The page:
Dan Houston Uses Art to Tell Stories of Underrepresented Communities  

Houston shows his work in his Sarasota gallery and sells sculptures and paintings online.

By Jessika Ward August 20, 2021

Dan Houston

Dan Houston

Image: Jessika Ward

Inspired equally by abstract expressionist Jackson Pollock and portraitist Norman Rockwell, Sarasota's Dan Houston uses his mind and hands to create art that tells stories.

Houston works in three primary styles: sculpture, abstract paintings and paintings with human figures. While his abstract work is focused on conveying feeling and emotion, his portraits often tell stories of underrepresented communities—particularly people of color and LGBTQ individuals. Houston emphasizes underrepresentation because he didn't see much art that showcased marginalized communities when he was an art student in the 1960s.

“[The LGBTQ community is] one of the communities I think has been ignored artistically,” says Houston. “Pretty much like the African American community. It doesn't get its just do. It’s underrepresented. We’re just getting to a point now where we see them on television, and in magazines, but society hasn't given them respect as a community.”

A painting by Dan Houston.

Image: Dan Houston

In 2021, college students who study art can easily be exposed to a plethora of diverse artists who see the world and express themselves in different ways. But when Houston was a budding artist and student at the School of Visual Arts in New York City, there was no internet, and Houston didn’t have the opportunity to see African American art in museums.

“There was no African American art at that time; the artists existed, but their art wasn't being displayed any place except for privately," says Houston. "So what I got to be exposed to was art that was abstract and a lot of classic art. In the art schools I went to, they taught us how to draw and create classical style. Their philosophy was: If you learn to draw, you can learn to paint, and I still believe that.”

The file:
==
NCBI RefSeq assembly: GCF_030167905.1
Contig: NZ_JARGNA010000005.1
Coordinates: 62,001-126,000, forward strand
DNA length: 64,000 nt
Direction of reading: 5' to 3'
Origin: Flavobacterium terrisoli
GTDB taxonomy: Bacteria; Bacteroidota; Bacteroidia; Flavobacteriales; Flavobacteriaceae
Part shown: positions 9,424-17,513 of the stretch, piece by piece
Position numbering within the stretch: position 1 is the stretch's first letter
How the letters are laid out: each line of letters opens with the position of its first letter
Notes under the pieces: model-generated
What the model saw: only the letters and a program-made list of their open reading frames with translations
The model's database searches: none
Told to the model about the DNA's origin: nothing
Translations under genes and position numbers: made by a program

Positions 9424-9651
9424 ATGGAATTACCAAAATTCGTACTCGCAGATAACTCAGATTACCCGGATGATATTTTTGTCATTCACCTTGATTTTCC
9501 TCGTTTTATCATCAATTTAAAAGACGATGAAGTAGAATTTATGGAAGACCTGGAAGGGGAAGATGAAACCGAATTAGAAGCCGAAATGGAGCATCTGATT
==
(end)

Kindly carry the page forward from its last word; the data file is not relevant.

A painting by Dan Houston.

As a kid, Houston drew and painted people, but as an adult, much of his work includes abstract paintings. Houston has been making art for more than 40 years, and his pieces have been exhibited across the country.

In 2018, Houston, who was then living in Texas, traveled to Fort Lauderdale for an art show. On the way back home, he and his wife visited Sarasota to meet up with friends. After experiencing the city, Houston and his wife moved to Sarasota and opened a gallery showcasing Houston's work in 2019.

Houston has sold paintings and sculptures to collectors, architects, designers and interior decorators in Texas, New York, Florida and beyond. Through his art licenser, he also established deals to sell his work online through Target and JCPenney. His paintings are created with acrylics and mixed media on paper, canvas and wood.

“When I started painting, abstract just came off my paint brush,” says Houston. “I had no idea. I just bought some material and started painting and decided I would see where it takes me and that’s where it took me. I was very surprised because I had never done anything abstract, but I stayed at it and I began to feel it.”

When some people look at abstract art, they might just see a lot of paint and color thrown on a canvas. To Houston, abstract art has meaning and feeling. When painting, Houston listens to jazz, and the music gives him the feeling that is later seen on his canvases.

“If you go into your closet and look at your dresses, tops and blouses, I’d say 60 percent of them are created by abstract artists," says Houston. "Most of the things in your closet are going to be abstract, because it’s color balance and design. It’s not accidental. Abstract artists are very intentional and generally know what they are doing and why they are doing it. Balance is key in abstract art. There has to be a commingling of colors.”

Dan Houston's gallery is located at 1655 10th St., Sarasota, and is open 11 a.m.-7 p.m. Thursday-Saturday. For more info, visit his website.

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